Twitter allows the rapid sharing of information and can be an effective way of supporting learning and information discovery as well as networking. 

This TipThursday focuses on the basics of creating an account the first step to using Twitter. This includes creating your own profile and initial guidance on where to find medical tweeters (or twits if you want ;p) to follow (check out this twitter list for hints).  For information on creating safe passwords read the blog post here


Next week we will look at the anatomy of a tweet including common terms and how you can post, learn more about profiles and start on your journey to become a part of the Twitterati. The final week will cover more tips on using Twitter including specifically as a clinician and important considerations. 

Please comments and share any challenges you have, or if this TipThursday has made you take the leap into Twitter let me know. I am happy to help on @drgandalf52 or @egplearning

As always: 

Subscribe, comment, share and keep eGPlearning. 


NHS Digital resources to help you be safe using health technology

November 22, 2018

Hi #eGPlearners

Welcome to the weekly showcase of Technology-enhanced primary & learning resources from eGPlearning.

This episode looks at NHS Digital resources and governance posted on the eGPlearning Facebook page ( or available here

This is pertinent guidance that talks about four key areas such as instant messaging apps, video conferencing, bring your own device (BYOD) and mobile device use in hospital. 

Listen to the video below or read our brief notes under for more details. 

Messaging apps:

This document outlines key aspects such as encryption, passcode use, notification issues, and remote wiping- key aspects with most of the following guidance.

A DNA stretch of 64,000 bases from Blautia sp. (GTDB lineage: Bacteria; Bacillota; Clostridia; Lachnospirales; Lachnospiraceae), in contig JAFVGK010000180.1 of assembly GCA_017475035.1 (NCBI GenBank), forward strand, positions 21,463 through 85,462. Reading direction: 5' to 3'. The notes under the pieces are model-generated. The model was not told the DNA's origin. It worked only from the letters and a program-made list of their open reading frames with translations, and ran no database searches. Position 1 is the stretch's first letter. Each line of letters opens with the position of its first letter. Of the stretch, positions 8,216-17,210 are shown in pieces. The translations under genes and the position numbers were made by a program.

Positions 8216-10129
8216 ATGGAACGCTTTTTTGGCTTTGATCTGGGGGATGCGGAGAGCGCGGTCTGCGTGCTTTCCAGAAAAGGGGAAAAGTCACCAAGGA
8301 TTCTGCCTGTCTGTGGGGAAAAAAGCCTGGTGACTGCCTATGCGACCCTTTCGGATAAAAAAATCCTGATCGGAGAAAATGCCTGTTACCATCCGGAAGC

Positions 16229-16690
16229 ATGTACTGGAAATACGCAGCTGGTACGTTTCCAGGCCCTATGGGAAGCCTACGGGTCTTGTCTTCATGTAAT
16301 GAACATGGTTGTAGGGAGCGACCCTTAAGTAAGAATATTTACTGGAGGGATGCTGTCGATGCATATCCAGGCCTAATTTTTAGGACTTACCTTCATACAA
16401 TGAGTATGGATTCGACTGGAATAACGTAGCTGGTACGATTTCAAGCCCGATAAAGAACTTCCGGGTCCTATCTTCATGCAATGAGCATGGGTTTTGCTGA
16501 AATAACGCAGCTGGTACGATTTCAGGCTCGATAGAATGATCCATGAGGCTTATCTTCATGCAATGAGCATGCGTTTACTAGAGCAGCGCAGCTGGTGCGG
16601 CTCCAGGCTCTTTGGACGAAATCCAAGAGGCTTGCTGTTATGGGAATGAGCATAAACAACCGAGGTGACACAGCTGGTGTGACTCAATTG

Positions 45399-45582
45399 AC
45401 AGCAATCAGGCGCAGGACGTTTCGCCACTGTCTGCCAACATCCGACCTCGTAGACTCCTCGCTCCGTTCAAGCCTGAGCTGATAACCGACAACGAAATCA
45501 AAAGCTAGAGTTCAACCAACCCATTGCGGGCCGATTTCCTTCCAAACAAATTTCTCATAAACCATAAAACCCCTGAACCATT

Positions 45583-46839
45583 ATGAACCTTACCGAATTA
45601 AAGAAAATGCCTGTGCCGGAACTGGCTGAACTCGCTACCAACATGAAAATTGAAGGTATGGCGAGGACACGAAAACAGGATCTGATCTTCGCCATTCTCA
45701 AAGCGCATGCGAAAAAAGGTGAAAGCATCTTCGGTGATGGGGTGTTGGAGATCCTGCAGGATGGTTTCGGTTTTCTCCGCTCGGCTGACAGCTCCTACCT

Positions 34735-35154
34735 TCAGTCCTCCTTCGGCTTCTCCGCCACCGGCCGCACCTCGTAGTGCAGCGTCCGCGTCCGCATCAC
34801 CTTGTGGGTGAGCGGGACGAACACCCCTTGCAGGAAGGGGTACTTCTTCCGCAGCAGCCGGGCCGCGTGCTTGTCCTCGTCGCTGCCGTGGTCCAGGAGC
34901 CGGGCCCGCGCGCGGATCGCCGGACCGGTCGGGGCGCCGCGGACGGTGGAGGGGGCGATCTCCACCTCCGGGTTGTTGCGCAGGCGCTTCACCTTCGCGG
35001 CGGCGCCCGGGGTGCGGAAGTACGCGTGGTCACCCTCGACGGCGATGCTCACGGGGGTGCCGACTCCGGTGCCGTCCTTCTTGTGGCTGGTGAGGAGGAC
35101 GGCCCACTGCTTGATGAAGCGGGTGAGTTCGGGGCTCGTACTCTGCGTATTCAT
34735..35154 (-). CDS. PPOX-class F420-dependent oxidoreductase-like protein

The guidance does not specify which apps to use despite mentioning a few and ignores apps specifically used for secure healthcare instant messaging like Siilo, Forward and Cupris to name a few. This was covered in our previous episodes of the eGPlearning Podblast about GDPR and our interview with Dr Aisha Malik

Video Conferencing:

This guidance offers information about the use of video conferencing as a service provider, clinician and aspects for patients to be aware. It also offers a template consent form citing that use should not be compulsory. These are interesting aspects which are covered in more detail in the upcoming eGPlearning Podblast episode out at the end of this month. Click the links below to make sure you subscribe for this episode which talks in depth about video conferencing in primary care. 


Increasingly BYOD is being considered for healthcare delivery given the lower cost to organisations and increasing in remote and part time working. This document does outline key issues to consider as both a provider and user. Particularly focusing on safety and responsibility such as two-factor authentication, sandboxing of software and remote wiping of data. 

Mobile device use in hospitals. 

How devices are used is changing. This document does outline key considerations and regulations that are applicable. The last sheet is an excellent summary. 

What are your thoughts on these NHS Digital resources?

Do not forget to subscribe to our various channels to be the first to hear more useful TipThursday bites, and as always:

Comment, share and keep eGPlearning. 


Should you stand as a GP?

November 15, 2018

Sitting is the new smoking. Staying sedentary for several hours a day increases your risk of diabetes. So should you stand as a GP?

I remember visiting my GP as a child. Sit in the waiting room normally sullen and low because of yet another episode of tonsillitis. 

Then I was called into the doctor’s office. I would enter a room that CQC would now shut down in a heartbeat with mosaic rugs, plush furry chairs, and a beautiful mahogany desk.

And there was the GP….sitting behind his desk. I remember him moving in his chair to get some forms from a cabinet. I remember him asking me to stand as he examined me sitting in his executive chair, and I remember him always sitting behind a desk. 

Fast forward to a couple of years ago. I remember finishing work with my shoulders feeling tight, my lower back aching for a stretch, as I scooted in my chair to get a form from my cabinet next to my desk. It was at that point I realised I had been sitting in my chair for over four hours. 

I wanted to change this sedentary life. I had a chat with my partners and highlighted I would be changing my room. Shortly after I got a rising desk (Yoyo-90).